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4. Clients that found you through your website or past work.
This one is why its important to have a professional portfolio and website and to always do your best on past projects. You never know who is listening or checking out your stuff.
- I have gotten a handful of jobs from people who have heard me from my past games, and from people who googled me or found me on twitter. It does happen.
These also come from doing your best and being a nice professional person.
Believe it or not this does happen. There are plenty of audio people that will need to outsource work occasionally, or know of a good gig that they can’t take on at the moment and will recommend you. These conversations happen in person and online.
But first you have to get to know people without looking for work, make friends, and participate in the game audio conversation. The game audio community is very welcoming so just get involved and you’ll see opportunities from time to time. But don’t get involved just to find work!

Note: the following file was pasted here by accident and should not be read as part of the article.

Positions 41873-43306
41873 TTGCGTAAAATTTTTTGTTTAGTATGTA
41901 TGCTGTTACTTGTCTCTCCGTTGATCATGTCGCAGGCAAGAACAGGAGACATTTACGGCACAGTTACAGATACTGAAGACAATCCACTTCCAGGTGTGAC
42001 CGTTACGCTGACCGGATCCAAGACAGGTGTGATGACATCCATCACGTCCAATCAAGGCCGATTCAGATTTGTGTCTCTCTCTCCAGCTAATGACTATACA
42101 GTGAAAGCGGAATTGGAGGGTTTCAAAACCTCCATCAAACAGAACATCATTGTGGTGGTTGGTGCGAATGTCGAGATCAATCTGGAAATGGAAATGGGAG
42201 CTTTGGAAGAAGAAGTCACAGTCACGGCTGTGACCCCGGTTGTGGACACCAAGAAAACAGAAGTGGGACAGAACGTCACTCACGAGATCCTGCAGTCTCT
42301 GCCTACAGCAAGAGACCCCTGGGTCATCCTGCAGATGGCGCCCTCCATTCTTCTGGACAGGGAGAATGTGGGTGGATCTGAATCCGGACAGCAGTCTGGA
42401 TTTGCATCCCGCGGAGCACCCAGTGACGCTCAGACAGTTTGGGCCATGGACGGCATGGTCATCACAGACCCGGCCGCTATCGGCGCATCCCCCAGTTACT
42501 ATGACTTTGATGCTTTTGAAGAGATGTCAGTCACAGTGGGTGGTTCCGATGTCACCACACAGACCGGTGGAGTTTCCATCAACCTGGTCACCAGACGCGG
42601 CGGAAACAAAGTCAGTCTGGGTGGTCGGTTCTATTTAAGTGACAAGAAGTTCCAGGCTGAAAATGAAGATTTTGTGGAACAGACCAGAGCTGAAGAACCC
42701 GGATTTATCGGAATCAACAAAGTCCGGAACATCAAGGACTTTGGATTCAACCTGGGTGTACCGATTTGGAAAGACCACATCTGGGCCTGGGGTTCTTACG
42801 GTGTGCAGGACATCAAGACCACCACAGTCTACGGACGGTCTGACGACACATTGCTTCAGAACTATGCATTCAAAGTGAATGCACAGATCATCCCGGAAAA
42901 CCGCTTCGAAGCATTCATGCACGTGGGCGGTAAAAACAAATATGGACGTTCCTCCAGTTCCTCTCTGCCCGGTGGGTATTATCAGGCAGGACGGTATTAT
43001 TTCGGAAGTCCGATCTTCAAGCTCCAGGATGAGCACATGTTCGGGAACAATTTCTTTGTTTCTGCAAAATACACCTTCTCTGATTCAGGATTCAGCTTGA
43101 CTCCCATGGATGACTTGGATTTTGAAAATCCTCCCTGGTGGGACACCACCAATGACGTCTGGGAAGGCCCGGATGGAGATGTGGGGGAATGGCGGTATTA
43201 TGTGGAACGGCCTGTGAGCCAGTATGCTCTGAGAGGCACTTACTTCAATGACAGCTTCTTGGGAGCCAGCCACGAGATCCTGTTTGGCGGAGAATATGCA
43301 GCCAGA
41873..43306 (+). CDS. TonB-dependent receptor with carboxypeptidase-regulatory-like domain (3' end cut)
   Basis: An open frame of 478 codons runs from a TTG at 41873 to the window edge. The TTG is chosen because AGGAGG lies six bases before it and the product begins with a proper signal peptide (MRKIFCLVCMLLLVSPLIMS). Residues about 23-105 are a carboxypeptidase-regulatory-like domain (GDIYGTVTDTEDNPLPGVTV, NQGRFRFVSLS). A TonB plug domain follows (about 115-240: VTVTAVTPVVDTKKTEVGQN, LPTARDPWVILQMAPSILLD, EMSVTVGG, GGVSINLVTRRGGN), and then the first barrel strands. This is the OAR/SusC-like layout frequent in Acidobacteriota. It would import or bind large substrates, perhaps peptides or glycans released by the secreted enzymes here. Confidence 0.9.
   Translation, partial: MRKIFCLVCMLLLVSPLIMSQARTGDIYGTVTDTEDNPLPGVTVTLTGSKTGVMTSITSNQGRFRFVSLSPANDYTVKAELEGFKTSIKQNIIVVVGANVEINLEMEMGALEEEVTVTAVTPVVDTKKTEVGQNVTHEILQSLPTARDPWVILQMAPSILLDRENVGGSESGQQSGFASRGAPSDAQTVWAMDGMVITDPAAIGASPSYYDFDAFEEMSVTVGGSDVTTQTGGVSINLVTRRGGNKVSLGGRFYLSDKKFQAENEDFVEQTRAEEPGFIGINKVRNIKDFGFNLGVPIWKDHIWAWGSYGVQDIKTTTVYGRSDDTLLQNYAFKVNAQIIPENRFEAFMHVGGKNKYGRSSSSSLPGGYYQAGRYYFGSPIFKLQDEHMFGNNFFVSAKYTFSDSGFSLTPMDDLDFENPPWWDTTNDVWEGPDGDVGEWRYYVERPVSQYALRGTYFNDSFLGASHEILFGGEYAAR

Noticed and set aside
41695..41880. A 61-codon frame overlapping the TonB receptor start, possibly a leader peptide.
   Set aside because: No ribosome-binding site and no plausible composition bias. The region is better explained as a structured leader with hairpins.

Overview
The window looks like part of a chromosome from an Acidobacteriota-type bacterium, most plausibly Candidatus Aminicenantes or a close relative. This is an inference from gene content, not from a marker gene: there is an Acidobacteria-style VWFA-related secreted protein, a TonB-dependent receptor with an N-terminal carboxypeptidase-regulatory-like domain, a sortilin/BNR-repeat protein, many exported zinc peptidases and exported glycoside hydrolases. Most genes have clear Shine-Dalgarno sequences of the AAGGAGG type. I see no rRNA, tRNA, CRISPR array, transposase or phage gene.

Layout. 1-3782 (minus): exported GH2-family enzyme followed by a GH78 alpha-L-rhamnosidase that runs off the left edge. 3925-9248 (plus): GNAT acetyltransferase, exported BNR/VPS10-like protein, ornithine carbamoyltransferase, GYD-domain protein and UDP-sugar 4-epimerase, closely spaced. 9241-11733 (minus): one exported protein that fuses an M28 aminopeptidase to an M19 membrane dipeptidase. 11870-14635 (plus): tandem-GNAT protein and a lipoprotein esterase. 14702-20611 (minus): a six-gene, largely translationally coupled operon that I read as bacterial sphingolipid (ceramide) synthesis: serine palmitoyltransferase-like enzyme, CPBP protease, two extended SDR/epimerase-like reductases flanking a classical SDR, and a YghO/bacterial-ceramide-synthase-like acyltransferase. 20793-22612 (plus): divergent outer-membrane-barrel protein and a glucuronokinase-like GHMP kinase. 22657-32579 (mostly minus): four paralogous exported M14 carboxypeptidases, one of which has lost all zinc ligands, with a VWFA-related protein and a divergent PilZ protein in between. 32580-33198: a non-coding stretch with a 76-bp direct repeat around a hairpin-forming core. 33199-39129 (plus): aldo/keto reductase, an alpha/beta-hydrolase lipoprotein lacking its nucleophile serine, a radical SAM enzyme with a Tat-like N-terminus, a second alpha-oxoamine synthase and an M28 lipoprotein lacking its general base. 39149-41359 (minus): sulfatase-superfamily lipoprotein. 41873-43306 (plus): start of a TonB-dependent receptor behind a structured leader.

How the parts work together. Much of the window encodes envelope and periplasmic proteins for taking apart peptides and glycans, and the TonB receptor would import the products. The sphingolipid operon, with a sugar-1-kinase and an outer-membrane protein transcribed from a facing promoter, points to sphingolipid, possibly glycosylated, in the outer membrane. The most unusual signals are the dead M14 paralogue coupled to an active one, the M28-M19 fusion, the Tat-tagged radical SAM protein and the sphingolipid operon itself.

- I have gotten at least two jobs this way.
Aside from meeting audio people at game jams, meetups and conventions, here are a few places online where they might be loitering.
There are also a growing number chatrooms (usually with Slack) that audio professionals and hobbyists frequent. These are a great place to talk with people from all levels of knowledge and experience.
There are plenty of others too that I haven’t had the chance to check out.
Just another reason why being on twitter and following talented people is a good idea. You’ll see occasional tweets were people mention audio. Also I love to follow interesting develogs on tigsource and sometimes people will write that they are looking for someone on there.
- I have found more than a few freelance jobs this way.